Andrew Bolton, The Reanimator: Life, Death, and Sleeping Beauties at the Met

"Sleeping Beauties: Reawakening Fashion" opens to the public on Friday, May 10.

Jun Takahashi for Undercover, spring/summer 2024; Courtesy Undercover. Photography © Nick Knight, 2024. Image courtesy of The Metropolitan Museum of Art.

There is a lot to unpack—literally and figuratively—in the Metropolitan Museum’s Sleeping Beauties: Reawakening Fashion” which opens on Friday May 10.

It’s about nature and the cycle of life (and as it turns out, there is a lot about death). It also touches on chemistry, biology, mythology, and so much more, all told through the lens of fashion. Added to this litany of themes, the show also tells the story of The Met itself, and the goings-on behind the scenes. It’s about how archived garments are preserved and how they are disintegrating. It’s not just about clothes, but about how they were worn and who wore them. It tells the story of us.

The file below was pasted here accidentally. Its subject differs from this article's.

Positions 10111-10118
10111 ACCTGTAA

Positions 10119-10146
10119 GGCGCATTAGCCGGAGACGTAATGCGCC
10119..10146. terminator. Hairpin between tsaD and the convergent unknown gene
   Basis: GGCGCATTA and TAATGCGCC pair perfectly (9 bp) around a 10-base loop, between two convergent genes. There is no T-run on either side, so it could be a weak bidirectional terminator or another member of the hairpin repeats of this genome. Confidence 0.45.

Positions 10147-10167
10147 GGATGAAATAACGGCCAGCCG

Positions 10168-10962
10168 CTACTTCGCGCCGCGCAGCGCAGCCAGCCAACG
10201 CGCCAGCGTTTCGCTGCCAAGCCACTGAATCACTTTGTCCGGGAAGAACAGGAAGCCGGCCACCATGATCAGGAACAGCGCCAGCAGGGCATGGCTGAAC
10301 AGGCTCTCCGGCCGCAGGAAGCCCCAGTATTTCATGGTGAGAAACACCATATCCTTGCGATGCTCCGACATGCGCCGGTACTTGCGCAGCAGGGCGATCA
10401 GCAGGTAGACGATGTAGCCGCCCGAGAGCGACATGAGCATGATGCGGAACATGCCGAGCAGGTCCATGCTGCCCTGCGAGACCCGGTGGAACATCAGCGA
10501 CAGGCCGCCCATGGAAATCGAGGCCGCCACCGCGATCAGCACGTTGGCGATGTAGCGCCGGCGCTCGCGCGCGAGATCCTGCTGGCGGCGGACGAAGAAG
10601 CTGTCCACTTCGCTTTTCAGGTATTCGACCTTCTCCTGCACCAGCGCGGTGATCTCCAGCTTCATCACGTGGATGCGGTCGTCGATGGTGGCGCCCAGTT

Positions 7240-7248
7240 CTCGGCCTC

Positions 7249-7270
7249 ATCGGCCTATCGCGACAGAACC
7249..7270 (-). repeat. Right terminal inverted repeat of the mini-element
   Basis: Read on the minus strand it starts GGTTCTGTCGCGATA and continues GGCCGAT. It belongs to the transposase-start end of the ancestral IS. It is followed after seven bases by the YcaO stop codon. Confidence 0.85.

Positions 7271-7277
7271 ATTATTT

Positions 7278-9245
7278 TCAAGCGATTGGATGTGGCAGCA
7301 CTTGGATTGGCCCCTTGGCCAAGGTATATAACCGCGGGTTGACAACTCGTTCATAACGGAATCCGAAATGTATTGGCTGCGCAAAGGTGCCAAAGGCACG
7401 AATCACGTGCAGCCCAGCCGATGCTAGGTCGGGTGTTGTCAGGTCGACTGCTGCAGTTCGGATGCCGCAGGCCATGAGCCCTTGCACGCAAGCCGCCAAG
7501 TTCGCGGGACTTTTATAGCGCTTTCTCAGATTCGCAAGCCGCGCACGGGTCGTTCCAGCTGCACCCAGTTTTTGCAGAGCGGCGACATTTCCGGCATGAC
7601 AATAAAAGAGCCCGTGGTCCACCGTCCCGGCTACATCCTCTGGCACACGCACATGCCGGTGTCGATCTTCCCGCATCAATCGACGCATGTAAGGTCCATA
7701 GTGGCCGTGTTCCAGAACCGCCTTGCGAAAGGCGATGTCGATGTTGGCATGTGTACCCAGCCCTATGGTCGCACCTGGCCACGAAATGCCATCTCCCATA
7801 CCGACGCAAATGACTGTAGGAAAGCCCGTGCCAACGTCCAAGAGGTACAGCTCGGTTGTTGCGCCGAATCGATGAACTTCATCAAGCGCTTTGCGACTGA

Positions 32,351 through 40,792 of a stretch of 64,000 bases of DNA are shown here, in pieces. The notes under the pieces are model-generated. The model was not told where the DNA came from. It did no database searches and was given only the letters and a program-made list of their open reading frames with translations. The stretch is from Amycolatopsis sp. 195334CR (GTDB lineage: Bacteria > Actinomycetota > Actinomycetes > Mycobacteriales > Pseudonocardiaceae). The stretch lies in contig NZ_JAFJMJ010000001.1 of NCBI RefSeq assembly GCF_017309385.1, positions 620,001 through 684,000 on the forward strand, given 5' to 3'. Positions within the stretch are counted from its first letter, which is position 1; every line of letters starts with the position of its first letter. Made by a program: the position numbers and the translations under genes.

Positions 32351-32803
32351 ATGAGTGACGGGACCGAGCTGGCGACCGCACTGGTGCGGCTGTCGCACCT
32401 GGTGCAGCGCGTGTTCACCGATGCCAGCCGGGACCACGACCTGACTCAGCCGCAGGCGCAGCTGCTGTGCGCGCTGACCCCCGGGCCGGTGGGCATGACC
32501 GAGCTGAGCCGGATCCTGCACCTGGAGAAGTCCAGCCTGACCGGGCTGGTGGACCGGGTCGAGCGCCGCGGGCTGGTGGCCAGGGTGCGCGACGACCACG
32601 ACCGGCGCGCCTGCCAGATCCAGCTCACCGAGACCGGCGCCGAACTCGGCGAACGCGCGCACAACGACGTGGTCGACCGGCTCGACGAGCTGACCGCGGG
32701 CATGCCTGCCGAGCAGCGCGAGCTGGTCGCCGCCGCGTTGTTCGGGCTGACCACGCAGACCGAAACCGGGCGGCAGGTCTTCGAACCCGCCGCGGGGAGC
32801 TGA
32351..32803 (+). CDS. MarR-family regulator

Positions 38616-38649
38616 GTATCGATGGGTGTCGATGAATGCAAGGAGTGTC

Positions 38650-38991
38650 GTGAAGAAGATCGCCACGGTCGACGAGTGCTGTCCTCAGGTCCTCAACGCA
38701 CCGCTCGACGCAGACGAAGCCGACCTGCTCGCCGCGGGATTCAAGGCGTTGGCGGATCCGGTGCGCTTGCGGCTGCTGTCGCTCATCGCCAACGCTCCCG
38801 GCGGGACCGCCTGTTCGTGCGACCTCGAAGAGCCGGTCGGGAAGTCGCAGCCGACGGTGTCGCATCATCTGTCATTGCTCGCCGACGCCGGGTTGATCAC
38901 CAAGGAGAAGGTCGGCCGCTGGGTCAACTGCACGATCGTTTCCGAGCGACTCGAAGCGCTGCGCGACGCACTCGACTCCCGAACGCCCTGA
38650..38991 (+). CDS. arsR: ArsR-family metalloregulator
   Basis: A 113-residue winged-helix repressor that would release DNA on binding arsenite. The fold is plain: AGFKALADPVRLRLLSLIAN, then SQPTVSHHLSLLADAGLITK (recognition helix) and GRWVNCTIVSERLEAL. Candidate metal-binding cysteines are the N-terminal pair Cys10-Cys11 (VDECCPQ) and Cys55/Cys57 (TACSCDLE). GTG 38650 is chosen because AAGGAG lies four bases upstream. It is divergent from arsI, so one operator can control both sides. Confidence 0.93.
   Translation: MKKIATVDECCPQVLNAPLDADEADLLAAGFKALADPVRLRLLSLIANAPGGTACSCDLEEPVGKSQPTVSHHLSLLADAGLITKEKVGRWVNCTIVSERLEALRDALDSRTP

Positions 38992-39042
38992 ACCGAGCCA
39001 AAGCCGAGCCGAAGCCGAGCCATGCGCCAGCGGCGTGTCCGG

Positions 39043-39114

It’s a visceral exhibition of over 400 years of fashion that engages the senses. It can be a heady experience. There are the sounds of waves crashing, and birds calling, and poems being read aloud. There is textured wallpaper you can touch—and courtesy of the German artist Sissel Tollas, wallpaper you can scratch and sniff and tubes you can snort. Frankly, this portion of the exhibit kicks like a mule and is unforgettable, with scent being such a powerfully triggering memory force.

“Sleeping Beauties” was curated by this week’s guest Andrew Bolton, the Curator in Charge of The Costume Institute at The Metropolitan Museum of Art, who previously helmed such blockbusters as “Alexander McQueen: Savage Beauty,” “China Through the Looking Glass,” and “Heavenly Bodies: Fashion and the Catholic Imagination,” which were some of the most visited exhibitions in the museum’s entire history. Today’s fashion-exhibit-heavy museum landscape has a lot to do with Bolton’s successes, but with his trained anthropologist’s eye, he never fails to zero in on the intellectual and human connotations in the garments.

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